Water homeostasis is maintained by mechanisms that sense changes in intravascular volume and plasma osmolality.9 Changes in the intravascular volume are sensed by peripheral volume and pressure receptors that induce the release of the antidiuretic hormone, arginine vasopressin, from the neurohypophysis. In addition, neuron-like cells, the osmoreceptors, located within the central nervous system, sense changes in plasma osmolality and also trigger antidiuretic hormone release and the induction of thirst. A second important humoral factor in body fluid regulation is angiotensin II. This hormone may act directly, by stimulating the release of antidiuretic hormone in the central nervous system, or indirectly, by stimulating aldosterone release, which in turn induces sodium conservation, a subsequent increase in plasma osmolality, and expansion of the extracellular volume. Antidiuretic hormone is the key factor in renal water handling, promoting water reabsorption in the nephron. Specifically, antidiuretic hormone binds to its receptor in the basolateral membrane of the principal collecting duct cells, initiating a cascade of reactions that lead to the translocation of the aquaporin 2 water channels from intracellular vesicles to the apical membrane, rendering this membrane permeable to water.10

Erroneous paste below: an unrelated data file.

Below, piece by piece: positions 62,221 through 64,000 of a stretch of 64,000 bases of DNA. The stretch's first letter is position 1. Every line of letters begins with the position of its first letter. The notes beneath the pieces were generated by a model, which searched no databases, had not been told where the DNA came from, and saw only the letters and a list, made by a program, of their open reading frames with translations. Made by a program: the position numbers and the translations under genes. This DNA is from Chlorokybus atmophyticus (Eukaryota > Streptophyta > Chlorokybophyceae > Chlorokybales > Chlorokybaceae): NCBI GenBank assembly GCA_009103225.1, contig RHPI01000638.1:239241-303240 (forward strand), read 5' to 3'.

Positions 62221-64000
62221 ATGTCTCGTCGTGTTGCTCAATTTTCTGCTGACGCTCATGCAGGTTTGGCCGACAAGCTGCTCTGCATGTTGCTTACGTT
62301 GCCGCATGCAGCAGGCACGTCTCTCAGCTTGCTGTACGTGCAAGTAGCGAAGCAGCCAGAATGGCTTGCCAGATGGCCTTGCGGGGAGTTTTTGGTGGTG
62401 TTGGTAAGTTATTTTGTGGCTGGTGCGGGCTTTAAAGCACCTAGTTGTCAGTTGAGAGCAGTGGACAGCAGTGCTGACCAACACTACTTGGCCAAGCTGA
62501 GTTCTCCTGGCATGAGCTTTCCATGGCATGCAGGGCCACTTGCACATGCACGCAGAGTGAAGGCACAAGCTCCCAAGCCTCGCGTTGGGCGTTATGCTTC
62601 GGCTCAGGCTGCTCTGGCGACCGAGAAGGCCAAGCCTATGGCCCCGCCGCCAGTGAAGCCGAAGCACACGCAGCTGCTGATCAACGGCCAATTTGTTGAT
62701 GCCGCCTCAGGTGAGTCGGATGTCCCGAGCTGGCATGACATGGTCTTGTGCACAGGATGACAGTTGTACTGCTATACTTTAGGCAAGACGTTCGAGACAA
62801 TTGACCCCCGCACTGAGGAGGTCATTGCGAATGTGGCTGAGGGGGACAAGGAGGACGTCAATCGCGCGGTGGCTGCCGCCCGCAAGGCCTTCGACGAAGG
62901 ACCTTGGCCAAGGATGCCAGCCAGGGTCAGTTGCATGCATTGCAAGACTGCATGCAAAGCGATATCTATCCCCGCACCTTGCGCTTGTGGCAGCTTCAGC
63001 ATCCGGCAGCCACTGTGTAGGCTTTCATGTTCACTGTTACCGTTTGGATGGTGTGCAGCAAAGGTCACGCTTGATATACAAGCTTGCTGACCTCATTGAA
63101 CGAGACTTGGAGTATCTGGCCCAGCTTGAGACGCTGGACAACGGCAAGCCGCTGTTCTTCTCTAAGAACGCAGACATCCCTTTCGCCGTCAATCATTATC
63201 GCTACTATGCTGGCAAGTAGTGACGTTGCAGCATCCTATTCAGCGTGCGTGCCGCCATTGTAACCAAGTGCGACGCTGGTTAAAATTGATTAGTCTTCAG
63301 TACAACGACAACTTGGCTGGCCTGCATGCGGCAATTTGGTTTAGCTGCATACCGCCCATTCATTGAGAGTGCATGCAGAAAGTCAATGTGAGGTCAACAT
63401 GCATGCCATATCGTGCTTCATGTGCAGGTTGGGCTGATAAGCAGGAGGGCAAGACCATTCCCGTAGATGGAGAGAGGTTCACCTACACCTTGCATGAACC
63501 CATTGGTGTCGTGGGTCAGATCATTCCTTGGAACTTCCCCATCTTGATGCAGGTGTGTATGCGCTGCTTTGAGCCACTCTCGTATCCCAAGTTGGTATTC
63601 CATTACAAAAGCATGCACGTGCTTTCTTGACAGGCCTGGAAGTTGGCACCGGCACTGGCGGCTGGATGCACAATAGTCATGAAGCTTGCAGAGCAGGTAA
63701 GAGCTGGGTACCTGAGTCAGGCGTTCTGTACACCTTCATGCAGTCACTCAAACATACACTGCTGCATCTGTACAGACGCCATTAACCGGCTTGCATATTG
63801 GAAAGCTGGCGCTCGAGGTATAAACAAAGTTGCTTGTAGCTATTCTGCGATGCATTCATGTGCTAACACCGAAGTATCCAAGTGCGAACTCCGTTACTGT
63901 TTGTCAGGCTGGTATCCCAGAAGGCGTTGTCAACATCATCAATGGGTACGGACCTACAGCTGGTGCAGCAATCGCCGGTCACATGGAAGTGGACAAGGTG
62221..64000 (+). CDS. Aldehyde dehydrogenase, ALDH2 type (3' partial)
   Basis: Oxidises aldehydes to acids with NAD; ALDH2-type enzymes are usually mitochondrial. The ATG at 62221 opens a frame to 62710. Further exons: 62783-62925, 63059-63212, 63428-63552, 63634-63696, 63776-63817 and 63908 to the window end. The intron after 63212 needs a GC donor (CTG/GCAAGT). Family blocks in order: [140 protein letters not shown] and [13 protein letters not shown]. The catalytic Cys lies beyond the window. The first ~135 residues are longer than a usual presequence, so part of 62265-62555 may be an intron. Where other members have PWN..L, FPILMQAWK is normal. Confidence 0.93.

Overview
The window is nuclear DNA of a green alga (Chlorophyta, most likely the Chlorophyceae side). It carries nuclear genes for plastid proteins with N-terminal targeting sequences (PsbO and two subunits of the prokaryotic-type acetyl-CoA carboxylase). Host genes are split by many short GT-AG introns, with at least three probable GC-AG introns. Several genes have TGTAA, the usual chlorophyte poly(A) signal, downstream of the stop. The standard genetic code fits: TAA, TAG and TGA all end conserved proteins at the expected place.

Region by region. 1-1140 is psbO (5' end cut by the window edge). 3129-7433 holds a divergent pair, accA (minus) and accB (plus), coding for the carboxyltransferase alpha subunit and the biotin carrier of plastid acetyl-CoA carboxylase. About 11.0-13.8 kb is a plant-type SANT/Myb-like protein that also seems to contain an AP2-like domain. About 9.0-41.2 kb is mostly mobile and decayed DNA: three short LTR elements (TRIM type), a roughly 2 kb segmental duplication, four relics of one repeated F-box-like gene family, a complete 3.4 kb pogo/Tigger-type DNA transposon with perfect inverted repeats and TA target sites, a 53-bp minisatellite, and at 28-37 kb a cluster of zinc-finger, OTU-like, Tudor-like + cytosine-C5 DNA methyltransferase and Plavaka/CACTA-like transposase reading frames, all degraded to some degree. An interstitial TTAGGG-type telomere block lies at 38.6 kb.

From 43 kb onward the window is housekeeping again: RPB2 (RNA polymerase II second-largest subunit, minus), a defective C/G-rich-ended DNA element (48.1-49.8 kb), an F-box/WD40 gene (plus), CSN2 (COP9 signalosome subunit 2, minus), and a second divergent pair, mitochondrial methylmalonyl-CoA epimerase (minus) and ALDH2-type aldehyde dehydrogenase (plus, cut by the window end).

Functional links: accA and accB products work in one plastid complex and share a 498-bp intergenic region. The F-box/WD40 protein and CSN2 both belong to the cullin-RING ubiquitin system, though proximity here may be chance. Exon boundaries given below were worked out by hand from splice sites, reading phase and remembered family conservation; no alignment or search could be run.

Human Requirements and Recommendations
Human Body Water Content
In healthy adult humans, total body water represents an average of 59% for males and 56% for females, according to body mass. Large variation is observed across and within age groups, with infants having higher values of water content.11 These variations may be attributed solely to differences in body composition, because it has been recognized that the hydration status of fat-free body mass is not altered by age or sex.12 These relatively high amounts of body fluids are continuously recycled, with equilibrium being established when fluid intake matches fluid loss. In fact, a water deficit may occur over the course of a few hours when intake is reduced or losses are increased.